The truth is that everything has down sides. In my case they begin with the fact that most of the daring things I wrote only appeared in German. That’s the reason most of you have not only never read any of them, you also didn’t realize they existed until this moment. This means that my trilogy about wine and globalization Schöne Neue Weinwelt (2003, Argon Verlag, Berlin), Wilder Wein and Wein Weit Weg (2006 and 2009 both Scherz Verlag, Frankfurt) never appeared in English and therefore failed to achieve their full potential. Regardless whether you consider these works successful together they add up to a revolution in wine journalism. The same basic problem applies to the more conventional Wein Spricht Deutsch (2007, Scherz Verlag, Frankfurt) which I wrote with Ursula Heinzelmann, Chandra Kurt, Manfred Lüer and Stephan Reinhardt, illustrated by Andreas Durst’s photos.

The second downside is that in all those years I never had a single big commercial success. However, if you have plenty of small and some medium-sized successes over half a lifetime, then they stack up and you build quite a reputation. Once when I gave an interview to a journalist from one of Germany’s leading newspapers and she told me that I was, “a B class celebrity, but you dress a lot better than most A class celebrities!”

Lastly, thanks to the Internet and social media most kinds of journalism are shrinking and some of them are dying in front of our eyes. Most of my medium-sized successes were with printed books, but the last of them – Best White Wine on Earth (published by Stewart, Tabori & Chang, New York) aka Planet Riesling (Tre Torri Verlag, Wiesbaden) – appeared in 2014/15. Since then printed wine books have became an endangered species and my attempt to switch to self-published e-books wasn’t commercially successful. In 2012 the third series of my German-language television series Weinwunder Germany (for BR, the BBC/PBS of Bavaria) was another medium-sized success, but it was also my last tv project. In the autumn of 2015 the frequency of my wine column in the Sunday edition of the Frankfurter Allgemeine Zeitung (Germany’s equivalent of the New York Times) was halved and with it my income from that source.

Perhaps this sounds like I have a negative attitude. However, it was my rapidly shrinking bank balance that pushed me to begin a radical rethink in the spring of 2016. Then, suddenly, in September 2016, James Suckling asked me to become a member of the tasting team for JamesSuckling.com, one of the world’s few really successful Internet wine publications. I coped with the considerable stress of that position for two and a half years, but my health started suffering and my wife wasn’t happy about me being on the road most of the time. That set me rethinking once again.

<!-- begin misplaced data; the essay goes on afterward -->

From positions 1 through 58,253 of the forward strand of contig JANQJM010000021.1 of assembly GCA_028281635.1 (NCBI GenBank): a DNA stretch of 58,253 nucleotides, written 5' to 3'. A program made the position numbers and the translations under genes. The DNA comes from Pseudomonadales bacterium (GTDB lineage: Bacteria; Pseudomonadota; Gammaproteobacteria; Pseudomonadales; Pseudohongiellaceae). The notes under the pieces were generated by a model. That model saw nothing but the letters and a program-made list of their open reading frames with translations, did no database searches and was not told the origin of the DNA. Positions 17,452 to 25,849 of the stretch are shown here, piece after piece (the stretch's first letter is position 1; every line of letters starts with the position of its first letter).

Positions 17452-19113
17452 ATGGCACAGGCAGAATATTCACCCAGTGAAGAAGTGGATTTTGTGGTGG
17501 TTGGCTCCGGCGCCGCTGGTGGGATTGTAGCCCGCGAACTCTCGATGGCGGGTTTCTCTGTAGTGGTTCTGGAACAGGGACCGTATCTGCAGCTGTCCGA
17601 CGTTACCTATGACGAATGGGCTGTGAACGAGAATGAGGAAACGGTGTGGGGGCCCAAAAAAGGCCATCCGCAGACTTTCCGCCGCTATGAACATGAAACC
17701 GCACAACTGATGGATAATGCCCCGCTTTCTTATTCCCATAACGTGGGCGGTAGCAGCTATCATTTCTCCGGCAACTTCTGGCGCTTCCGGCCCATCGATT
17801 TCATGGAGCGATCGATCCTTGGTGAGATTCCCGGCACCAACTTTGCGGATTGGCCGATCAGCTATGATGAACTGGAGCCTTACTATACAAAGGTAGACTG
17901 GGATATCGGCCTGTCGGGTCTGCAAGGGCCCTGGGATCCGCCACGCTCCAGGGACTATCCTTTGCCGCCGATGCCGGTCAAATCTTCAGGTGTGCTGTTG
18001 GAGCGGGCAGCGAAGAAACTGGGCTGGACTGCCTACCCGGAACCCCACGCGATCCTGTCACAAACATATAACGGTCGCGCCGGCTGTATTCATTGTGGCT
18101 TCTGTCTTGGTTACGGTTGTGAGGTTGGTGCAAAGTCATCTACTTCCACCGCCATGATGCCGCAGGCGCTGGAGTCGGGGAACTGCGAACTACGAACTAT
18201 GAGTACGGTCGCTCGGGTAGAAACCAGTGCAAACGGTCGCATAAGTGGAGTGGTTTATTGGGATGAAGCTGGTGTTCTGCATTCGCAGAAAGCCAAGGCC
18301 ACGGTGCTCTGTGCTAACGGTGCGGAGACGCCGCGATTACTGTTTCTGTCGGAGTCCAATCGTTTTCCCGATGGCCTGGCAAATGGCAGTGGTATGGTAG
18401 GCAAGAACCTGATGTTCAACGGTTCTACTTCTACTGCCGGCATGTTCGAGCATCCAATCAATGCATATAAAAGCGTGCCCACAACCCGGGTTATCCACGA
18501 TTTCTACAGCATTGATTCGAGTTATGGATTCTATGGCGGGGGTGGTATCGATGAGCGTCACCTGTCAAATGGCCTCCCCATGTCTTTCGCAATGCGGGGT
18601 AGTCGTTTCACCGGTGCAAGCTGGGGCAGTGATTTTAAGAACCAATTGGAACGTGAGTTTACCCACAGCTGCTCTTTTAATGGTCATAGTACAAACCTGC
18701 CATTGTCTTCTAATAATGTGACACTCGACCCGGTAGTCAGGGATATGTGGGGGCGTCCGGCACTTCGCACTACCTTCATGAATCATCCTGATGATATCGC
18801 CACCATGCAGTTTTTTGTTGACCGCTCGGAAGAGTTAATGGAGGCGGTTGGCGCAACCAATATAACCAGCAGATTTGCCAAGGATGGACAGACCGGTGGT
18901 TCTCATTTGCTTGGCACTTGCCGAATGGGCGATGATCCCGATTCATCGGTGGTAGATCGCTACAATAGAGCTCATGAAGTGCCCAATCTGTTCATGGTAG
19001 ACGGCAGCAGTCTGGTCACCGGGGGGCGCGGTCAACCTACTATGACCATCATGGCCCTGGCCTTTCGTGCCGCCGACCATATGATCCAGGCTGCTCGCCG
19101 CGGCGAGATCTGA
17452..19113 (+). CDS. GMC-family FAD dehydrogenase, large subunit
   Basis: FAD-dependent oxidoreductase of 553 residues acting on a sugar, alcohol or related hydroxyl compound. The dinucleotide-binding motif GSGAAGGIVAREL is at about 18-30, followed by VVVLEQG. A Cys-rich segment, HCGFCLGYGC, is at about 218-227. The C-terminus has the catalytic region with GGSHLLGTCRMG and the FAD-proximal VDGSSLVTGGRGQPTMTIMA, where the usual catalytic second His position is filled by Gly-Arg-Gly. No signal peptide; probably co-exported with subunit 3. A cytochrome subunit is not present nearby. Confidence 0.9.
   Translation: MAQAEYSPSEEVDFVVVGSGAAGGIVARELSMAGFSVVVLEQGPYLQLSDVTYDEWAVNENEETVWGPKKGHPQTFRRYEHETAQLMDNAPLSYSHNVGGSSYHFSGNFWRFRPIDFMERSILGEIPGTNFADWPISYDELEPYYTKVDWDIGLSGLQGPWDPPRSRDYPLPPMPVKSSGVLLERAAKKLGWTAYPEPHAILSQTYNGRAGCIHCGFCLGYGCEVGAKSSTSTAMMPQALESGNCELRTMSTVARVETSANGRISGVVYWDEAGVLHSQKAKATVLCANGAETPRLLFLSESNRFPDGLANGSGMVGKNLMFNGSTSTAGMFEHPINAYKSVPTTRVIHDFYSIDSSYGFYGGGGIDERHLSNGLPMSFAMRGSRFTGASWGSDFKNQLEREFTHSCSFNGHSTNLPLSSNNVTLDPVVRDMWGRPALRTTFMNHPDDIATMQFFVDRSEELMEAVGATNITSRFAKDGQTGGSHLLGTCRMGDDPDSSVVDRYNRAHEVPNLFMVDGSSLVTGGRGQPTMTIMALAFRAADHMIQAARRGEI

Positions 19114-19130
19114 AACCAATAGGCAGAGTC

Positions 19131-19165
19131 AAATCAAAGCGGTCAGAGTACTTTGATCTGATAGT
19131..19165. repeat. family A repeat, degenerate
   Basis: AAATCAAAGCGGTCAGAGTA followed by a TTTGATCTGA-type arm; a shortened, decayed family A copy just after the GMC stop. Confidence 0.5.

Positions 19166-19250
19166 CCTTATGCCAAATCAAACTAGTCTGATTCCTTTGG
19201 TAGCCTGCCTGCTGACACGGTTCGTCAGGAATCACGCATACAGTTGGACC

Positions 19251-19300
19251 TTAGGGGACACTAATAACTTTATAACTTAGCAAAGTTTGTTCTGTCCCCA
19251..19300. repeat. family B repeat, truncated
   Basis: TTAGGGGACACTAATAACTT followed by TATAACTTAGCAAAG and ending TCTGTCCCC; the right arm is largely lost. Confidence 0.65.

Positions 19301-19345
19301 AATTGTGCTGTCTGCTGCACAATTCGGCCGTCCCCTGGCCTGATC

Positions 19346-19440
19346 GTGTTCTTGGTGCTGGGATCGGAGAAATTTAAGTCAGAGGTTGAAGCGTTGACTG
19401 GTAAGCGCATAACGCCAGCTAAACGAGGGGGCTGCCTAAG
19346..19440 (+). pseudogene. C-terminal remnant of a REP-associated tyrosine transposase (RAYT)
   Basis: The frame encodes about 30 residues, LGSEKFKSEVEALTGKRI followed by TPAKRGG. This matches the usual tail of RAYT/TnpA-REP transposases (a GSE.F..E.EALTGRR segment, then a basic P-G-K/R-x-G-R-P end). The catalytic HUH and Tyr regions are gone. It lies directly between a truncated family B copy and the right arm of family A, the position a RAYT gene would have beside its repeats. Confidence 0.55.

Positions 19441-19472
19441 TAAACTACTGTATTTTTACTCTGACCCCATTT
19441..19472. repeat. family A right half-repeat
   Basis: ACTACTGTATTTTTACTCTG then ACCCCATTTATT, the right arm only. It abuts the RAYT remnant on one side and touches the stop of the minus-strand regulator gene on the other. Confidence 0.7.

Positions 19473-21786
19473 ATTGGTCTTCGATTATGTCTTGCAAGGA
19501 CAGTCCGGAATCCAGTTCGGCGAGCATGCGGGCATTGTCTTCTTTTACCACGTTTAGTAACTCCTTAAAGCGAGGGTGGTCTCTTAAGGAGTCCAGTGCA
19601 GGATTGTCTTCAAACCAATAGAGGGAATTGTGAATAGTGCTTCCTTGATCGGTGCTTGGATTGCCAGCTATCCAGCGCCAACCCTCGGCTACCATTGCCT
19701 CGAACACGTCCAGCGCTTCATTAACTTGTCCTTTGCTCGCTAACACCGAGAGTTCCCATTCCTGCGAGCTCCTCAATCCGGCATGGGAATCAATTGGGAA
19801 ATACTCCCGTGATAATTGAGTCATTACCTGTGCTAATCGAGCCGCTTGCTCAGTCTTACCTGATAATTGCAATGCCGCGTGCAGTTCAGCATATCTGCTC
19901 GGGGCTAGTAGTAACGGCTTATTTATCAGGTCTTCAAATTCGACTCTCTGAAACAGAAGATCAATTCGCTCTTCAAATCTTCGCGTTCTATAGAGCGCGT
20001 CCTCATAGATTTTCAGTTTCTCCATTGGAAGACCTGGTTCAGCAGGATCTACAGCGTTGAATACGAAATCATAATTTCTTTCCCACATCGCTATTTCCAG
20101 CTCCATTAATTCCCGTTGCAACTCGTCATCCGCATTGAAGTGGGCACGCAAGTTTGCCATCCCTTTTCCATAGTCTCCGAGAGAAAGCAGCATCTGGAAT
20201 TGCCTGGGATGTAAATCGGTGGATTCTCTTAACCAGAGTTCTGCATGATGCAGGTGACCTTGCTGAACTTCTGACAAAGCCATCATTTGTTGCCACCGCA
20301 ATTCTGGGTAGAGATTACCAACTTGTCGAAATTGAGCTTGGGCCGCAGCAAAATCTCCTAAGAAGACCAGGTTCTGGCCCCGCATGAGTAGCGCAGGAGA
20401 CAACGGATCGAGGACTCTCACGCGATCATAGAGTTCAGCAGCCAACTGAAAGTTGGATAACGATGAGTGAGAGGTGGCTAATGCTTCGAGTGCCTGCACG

I came to the conclusion I needed a job that connected me directly with concrete products incapable of digitalization. You can post a picture of a wine bottle and describe its smell taste in words, but you can’t post its smell and taste. I also wanted to have get both feet on the ground: one foot in Eppstein in the hills above the Rheingau wine region where my wife has lived for twenty years, the other in some special vineyards that needed a voice.

That I, an “outsider”, could become the voice of GHB’s remarkable collection of vineyards – all 30 hectares are classified Grosse Lage / “Grand Cru” by the VDP – isn’t as ridiculous as it looks at first glance. I’ve been following the wines from there since the spring of 1984, through my entire career as a wine journalist. I’ve known estate director Achim Kirchner since 1999 and winemaker Karsten Peter since 2002. It was therefore rather easy to integrate into the GHB team although I’m a very different creature to anyone else who works at estate. One door has closed and another has opened. Riesling was the key!

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GHB Diary 5/2019 – The 35th Anniversary of My New Life: Part 2

Today is my 59th birthday and to celebrate that here’s the story of the crucial moment in my life as a wine journalist. Leonard Humbrecht, how can I thank you properly?

What was that „pungent“ taste I found in the first Kupfergrube wines I encountered at Gut Hermannsberg (GHB) back in 1984? The word “encountered” seems appropriate, because for me it was a kind of sensual Close Encounter of the Third Kind; my first contact with an alien world of taste far removed from all the flavours of my youth. Sometimes it shocked me, other times I felt it me pulling in with erotic force, but its mystery always fascinated me. Blindly, I searched for the answer.

Today, I would say that a taste characteristic to the wines from a single specific vineyard is definitely an example of terroir. Back in the mid-1980s I was already familiar with the French word terroir, or the taste of the place, but I assumed it could only apply to certain French wines, that is terroir was the taste of certain French places. During the years before the fall of the Berlin Wall Germany was such a different place from the France and when you looked at wine in the two countries the contrast was stark. That only reinforced that assumption, which certainly wasn’t limited to me.